No, since they will seat the delegates anyway (I promise) and by that time there will only be one candidate. If there is two (w/Barack) they'll use those delegates to fix the primary for Hillary. Black people; do you feel that knife in your back?

Andre said...

@ Nic: "...considering that Clinton already won Michigan, & if she wins Florida tonight (as she appears to be on track to doing so), then didn't the DNC essentially fuck themselves by removing said state's delegates, as she's been their baby all along?"

I predict that the delegates from those states will still make the convention. They may have to ride on the back of the bus, and chill next to the punch table once they get there, but they'll be there. Still, interesting point you raised...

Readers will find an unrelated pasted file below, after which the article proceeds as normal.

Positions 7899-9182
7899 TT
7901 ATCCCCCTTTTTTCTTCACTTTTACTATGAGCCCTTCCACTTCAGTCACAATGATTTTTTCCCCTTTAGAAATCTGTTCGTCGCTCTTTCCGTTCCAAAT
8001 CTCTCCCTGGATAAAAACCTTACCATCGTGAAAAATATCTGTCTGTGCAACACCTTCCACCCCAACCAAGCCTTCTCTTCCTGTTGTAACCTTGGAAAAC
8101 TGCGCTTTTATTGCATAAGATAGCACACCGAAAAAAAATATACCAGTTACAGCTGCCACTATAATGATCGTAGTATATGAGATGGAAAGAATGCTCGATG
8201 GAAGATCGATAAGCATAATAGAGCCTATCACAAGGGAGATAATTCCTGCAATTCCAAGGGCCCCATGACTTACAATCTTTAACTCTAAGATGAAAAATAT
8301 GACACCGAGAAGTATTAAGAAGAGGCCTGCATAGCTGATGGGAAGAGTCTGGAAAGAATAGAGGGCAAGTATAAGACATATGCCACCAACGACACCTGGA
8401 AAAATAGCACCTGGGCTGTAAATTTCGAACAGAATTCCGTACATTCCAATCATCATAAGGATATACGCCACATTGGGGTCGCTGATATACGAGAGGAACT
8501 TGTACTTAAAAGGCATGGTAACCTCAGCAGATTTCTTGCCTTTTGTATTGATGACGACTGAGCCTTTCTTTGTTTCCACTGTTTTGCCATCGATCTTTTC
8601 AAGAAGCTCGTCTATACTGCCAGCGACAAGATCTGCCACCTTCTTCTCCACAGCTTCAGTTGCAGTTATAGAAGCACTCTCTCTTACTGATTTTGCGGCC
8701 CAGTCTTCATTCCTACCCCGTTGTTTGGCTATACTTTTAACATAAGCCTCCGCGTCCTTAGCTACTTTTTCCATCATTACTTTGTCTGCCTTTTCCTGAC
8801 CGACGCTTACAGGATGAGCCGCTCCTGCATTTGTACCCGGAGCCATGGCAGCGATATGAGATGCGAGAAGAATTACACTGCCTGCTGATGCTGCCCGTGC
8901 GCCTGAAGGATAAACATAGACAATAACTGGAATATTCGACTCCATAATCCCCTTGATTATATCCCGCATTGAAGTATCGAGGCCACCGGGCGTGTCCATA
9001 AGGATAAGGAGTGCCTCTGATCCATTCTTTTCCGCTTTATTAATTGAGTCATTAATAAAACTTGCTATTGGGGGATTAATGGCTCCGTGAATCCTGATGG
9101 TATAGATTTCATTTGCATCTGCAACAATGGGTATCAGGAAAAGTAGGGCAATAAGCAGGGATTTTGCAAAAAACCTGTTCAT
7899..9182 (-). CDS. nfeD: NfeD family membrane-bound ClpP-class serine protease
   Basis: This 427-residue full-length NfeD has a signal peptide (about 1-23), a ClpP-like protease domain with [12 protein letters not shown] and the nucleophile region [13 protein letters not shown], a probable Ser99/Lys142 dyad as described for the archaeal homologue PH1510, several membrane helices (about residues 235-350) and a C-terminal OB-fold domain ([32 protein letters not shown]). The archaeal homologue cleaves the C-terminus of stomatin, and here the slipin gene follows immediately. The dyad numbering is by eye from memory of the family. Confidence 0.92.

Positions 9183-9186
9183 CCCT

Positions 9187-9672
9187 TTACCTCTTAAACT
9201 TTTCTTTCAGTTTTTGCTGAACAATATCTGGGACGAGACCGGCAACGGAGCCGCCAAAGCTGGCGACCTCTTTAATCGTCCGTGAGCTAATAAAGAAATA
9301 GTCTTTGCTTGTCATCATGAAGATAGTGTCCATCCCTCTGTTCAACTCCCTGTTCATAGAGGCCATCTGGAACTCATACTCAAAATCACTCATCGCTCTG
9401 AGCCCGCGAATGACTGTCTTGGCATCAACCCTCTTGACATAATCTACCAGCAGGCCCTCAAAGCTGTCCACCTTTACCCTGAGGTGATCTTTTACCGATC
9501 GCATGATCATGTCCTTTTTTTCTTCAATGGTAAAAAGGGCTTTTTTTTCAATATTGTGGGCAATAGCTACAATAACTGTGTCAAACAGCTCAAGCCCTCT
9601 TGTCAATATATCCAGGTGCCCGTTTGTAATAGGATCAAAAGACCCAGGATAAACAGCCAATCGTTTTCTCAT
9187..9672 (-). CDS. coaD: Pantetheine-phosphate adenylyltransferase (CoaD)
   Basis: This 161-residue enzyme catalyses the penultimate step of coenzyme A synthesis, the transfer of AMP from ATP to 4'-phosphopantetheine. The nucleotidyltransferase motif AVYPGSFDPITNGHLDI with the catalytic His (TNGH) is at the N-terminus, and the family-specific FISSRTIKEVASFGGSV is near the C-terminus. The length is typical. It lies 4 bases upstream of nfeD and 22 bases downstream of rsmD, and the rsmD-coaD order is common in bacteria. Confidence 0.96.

@ HC: "Black people; do you feel that knife in your back?"

I wouldn't limit this to just black folks. It's the whole state of Michigan, the whole state of Florida, any Obama supporter, and every person subjected to this ridiculous voting system who gets the knife in the back.

Well, everybody expect the few superfolks who have their guy win.

The H.C. said...

Hey dre,
I agree with you that it isn't just black people that have been wronged. I said that because black people are such a voting block for the Dems. I didn't mean to imply they were the only ones wronged. By the way, I now consider myself an Obama supporter. It's gotten a little personal for me and I have to admit he's won my respect for the way he's handled himself so far. By the way, I 100% agree, those delegates will be seated, now the question is; For who? Could the DNC risk being caught with blood on their hands if it's a brokered convention? HMMMM, the plot thickens.